Selena Gomez Reveals She Has Lupus … but What Is It, Exactly?

People with the chronic autoimmune disease need to modify their lifestyles to manage the condition— which Gomez did amid rehab rumors last year. (Photo: Getty Images)

Selena Gomez made a startling revelation in a new interview: She has lupus.

“I was diagnosed with lupus, and I’ve been through chemotherapy,” she told Billboard magazine. The 23-year-old recently took a break from the spotlight, which she says happened so that she could seek medical care for her condition.

“That’s what my break was really about. I could’ve had a stroke,” she continued.

At the time — in late 2013 and early 2014 — Gomez canceled the Asian and Australian legs of her Stars Dance tour to take some time for herself. This break fueled media rumors that she was battling addiction.

Gomez on the cover of this week’s Billboard magazine, on stands Thursday, Oct. 8. (Photo: Billboard magazine)

“I wanted so badly to say, ‘You guys have no idea. I’m in chemotherapy. You’re assholes,’” she said. “I locked myself away until I was confident and comfortable again.”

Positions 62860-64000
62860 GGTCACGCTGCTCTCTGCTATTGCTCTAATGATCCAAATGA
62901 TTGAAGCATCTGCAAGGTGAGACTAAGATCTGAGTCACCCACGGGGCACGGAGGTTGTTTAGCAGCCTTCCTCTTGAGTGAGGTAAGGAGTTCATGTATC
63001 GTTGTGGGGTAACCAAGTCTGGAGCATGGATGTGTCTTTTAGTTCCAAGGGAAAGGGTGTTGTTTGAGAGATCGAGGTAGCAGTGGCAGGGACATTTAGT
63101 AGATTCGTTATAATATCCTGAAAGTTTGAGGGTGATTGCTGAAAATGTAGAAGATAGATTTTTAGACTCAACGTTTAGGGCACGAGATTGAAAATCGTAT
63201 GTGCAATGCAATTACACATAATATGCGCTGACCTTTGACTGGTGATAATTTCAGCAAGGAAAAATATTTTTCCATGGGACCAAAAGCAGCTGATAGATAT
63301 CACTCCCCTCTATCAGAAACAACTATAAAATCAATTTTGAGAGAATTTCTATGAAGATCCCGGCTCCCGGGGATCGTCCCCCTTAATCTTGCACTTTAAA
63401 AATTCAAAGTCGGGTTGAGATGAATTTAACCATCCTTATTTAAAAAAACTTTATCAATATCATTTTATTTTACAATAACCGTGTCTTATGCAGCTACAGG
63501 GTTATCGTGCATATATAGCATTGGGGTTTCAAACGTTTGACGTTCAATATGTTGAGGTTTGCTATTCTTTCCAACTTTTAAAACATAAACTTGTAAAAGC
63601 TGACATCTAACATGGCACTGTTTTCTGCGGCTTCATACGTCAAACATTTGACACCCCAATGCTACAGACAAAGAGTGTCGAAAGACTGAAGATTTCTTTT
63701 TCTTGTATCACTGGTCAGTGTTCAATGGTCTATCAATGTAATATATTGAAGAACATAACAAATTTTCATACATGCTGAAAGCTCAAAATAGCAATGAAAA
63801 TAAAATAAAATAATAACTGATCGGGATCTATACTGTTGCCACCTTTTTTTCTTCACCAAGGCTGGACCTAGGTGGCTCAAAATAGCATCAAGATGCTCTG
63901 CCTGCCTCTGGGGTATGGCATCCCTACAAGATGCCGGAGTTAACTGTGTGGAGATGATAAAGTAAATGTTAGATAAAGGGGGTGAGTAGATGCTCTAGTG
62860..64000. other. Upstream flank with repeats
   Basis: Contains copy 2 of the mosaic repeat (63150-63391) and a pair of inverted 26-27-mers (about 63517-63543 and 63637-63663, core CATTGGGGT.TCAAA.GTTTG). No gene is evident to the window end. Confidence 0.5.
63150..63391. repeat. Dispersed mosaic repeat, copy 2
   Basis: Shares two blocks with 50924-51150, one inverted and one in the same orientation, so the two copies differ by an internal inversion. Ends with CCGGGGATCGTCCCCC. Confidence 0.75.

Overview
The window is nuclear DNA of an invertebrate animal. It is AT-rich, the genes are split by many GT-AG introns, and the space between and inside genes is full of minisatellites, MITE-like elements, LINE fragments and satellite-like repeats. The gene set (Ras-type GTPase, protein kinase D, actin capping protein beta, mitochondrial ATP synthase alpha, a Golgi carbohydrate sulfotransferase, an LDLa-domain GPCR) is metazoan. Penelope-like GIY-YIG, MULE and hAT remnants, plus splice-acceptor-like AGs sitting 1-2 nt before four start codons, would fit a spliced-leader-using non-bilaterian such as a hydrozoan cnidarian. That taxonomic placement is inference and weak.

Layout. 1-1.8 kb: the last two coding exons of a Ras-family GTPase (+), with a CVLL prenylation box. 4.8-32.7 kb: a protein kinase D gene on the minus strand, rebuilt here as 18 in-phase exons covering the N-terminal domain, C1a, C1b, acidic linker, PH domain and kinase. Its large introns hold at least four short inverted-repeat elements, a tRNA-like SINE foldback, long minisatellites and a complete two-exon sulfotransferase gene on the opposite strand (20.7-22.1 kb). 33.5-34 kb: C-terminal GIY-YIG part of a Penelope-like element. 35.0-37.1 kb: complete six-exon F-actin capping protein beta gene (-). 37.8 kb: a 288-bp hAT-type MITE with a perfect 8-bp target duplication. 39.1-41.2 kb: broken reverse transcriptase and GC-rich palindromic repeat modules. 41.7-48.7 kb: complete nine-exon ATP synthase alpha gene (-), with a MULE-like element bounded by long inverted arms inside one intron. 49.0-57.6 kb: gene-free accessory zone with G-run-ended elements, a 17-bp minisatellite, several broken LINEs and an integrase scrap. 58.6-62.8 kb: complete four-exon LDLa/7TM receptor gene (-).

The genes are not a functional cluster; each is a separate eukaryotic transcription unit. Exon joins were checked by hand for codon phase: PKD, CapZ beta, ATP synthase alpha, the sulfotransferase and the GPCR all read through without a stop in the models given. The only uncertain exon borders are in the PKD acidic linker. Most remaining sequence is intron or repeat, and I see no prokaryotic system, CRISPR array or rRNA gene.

Gomez credits her close friend Taylor Swift with helping her through the tough time. “Taylor makes me feel empowered, like I can trust new people,” she told Billboard. “The way she cares about women is so adamant. It’s pulling me out of my shell.”

Gomez and Swift pose with their squad at the 2015 MTV Video Music Awards in late August. (Photo: Getty Images)

An estimated 1.5 million Americans have lupus, according to the Lupus Foundation of America. The disease can impact anyone, but 90 percent of the people diagnosed with lupus are women — and most develop it between the ages of 15 and 44.

Nick Cannon, Seal, and Toni Braxton also suffer from lupus. But what is it, exactly?

Lupus is a chronic autoimmune disease that can damage any part of a person’s body, Howard R. Smith, MD, director of the Lupus Clinic at the Cleveland Clinic, tells Yahoo Health.

With lupus, something goes wrong with your immune system. The immune system of a lupus sufferer can’t differentiate between bacteria, viruses, germs, and the person’s healthy tissue, Smith explains. As a result, the immune system attacks and destroys that healthy tissue.

While lupus has many manifestations (it can involve the brain, heart, lungs, kidneys, skin, muscles, blood vessels, and more), Smith says about three out of four people experience issues with their skin and joints.

Korin Miller Writer